The British public had to pay for those failures, whether in agriculture, taxation or the cones hotline, which perhaps sums up the Prime Minister and will be his enduring contribution. That is a testament to the failure of the Prime Minister and to the inability of the Conservatives to control public spending or manage it appropriately. Imagine, a cones hotline that resulted in each telephone call costing £5,000; what an indictment of the Government.

Capital spending also suffered. It is worth reflecting that, under the last Labour Government, £1 in every £6 was spent on investment. Under the Tories, investment has accounted for only £1 in £13. That is an indictment of the Government, because public sector capital spending is one way in which Government can assist economic activity. In 1992, the former Chancellor, the right hon. Member for Kingston upon Thames (Mr. Lamont), claimed that he was protecting capital programmes, despite cuts in other expenditures. However, the Government's record shows that he did not live up to his promises. Publicly sponsored capital expenditure will be 12 per cent. in real terms, below its peak in 1992 and 1993.

The Government have broken their promises on investment and we are paying a heavy price for it, because the cost of economic failure has to be met by higher taxation and higher borrowing. The Government have no positive proposals on that. Instead, in the brief moments that we touched on our proposals to get people off welfare and back into work, which must be good economically and socially, the Government would not engage in the debate. They are not interested; they are prepared to write off a generation and pay the cost of that failure; or rather they expect the British people to pay it.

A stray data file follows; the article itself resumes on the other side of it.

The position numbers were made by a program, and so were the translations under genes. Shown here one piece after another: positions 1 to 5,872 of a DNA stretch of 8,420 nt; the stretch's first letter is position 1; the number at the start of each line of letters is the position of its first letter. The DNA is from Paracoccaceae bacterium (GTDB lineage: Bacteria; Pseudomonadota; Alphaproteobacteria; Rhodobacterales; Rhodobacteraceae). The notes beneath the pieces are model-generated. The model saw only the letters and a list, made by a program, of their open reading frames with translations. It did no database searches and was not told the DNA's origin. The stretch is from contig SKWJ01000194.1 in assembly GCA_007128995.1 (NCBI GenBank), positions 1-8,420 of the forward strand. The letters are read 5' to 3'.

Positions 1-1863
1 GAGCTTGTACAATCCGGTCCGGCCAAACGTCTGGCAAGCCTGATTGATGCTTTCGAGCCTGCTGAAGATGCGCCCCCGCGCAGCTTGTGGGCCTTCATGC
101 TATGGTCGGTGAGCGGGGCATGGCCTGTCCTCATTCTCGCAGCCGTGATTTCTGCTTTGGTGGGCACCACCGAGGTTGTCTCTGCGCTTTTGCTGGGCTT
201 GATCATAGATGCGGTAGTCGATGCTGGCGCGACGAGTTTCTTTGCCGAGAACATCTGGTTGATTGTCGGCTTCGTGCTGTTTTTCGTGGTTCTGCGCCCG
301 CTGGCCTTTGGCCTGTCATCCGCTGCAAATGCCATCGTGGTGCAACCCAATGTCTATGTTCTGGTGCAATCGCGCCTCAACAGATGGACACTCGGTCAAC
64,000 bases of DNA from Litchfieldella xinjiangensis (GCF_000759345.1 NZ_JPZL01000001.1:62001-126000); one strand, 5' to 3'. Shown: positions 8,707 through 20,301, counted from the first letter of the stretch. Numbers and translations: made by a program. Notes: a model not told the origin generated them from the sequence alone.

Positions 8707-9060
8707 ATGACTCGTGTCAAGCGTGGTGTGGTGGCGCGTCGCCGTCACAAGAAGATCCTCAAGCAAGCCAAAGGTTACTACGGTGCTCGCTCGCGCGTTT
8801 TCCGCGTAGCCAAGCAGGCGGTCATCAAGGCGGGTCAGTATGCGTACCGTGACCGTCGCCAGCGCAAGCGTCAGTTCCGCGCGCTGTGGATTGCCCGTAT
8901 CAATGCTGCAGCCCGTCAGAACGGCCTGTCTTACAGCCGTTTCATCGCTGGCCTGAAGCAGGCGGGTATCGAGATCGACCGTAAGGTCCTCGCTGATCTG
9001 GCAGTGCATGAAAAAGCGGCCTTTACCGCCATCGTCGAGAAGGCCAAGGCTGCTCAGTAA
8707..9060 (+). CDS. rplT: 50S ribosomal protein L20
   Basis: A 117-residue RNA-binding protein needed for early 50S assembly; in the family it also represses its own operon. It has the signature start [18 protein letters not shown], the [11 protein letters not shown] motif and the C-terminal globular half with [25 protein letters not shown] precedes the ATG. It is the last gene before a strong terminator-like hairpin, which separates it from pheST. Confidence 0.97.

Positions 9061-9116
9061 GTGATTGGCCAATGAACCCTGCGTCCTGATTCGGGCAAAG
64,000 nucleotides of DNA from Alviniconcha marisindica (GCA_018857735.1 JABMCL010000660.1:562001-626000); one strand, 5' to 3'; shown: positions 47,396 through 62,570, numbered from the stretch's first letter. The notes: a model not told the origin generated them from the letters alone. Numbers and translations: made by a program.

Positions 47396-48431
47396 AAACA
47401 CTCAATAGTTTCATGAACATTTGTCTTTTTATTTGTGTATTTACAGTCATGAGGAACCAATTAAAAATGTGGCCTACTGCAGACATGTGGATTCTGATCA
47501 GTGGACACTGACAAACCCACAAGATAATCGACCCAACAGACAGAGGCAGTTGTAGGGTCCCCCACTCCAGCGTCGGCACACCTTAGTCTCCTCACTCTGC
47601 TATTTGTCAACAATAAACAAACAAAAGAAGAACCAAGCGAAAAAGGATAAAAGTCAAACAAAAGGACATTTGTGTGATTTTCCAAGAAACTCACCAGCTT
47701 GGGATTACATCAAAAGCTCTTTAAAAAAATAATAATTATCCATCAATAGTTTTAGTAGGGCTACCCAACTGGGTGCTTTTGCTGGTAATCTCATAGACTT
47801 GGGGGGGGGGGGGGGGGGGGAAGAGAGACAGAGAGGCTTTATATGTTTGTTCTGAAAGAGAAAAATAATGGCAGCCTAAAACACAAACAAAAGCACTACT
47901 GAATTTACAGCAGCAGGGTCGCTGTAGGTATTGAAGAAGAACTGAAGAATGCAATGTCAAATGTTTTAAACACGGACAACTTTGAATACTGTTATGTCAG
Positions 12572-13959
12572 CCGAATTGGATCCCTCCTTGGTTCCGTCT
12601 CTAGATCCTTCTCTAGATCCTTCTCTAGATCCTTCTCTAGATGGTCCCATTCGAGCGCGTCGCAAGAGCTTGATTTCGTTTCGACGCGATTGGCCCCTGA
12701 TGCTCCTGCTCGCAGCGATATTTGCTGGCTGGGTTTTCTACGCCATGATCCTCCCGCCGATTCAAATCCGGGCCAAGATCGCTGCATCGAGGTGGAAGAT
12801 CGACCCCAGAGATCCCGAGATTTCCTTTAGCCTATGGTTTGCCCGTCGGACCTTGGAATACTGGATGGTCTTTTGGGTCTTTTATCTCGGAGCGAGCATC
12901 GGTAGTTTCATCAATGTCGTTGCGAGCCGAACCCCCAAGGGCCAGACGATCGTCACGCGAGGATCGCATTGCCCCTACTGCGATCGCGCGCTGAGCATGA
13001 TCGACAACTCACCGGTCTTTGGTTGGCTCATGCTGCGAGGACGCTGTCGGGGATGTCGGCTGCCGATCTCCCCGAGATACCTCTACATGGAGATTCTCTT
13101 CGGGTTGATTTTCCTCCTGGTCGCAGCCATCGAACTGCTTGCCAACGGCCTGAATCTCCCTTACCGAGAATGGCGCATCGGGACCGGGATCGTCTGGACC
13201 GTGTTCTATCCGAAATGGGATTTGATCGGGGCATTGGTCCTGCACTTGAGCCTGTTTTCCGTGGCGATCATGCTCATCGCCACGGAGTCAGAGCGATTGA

The cost to the country has been dear. Our borrowing has increased substantially. As my right hon. Friend the Member for Kingston upon Hull, East (Mr. Prescott) said, it is worth bearing it in mind that the Government have had to borrow £66 billion more than they promised to borrow at the time of the last general election. In each year since that election, the Government have failed miserably to meet their borrowing targets. No wonder people do not believe their promises on borrowing, taxation or spending. That is a testament to failure.

I admire the right hon. Member for City of London and Westminster, South (Mr. Brooke) for his loyalty, which is no more than one would expect from a senior Member of

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his stature. However, if he cared to look at the Government's record over the past few years, he would see that we are paying a heavy price for the failure of their economic policies. The interest on Britain's debt means that we are spending more on servicing debt than on defence. What an indictment of a Conservative Government.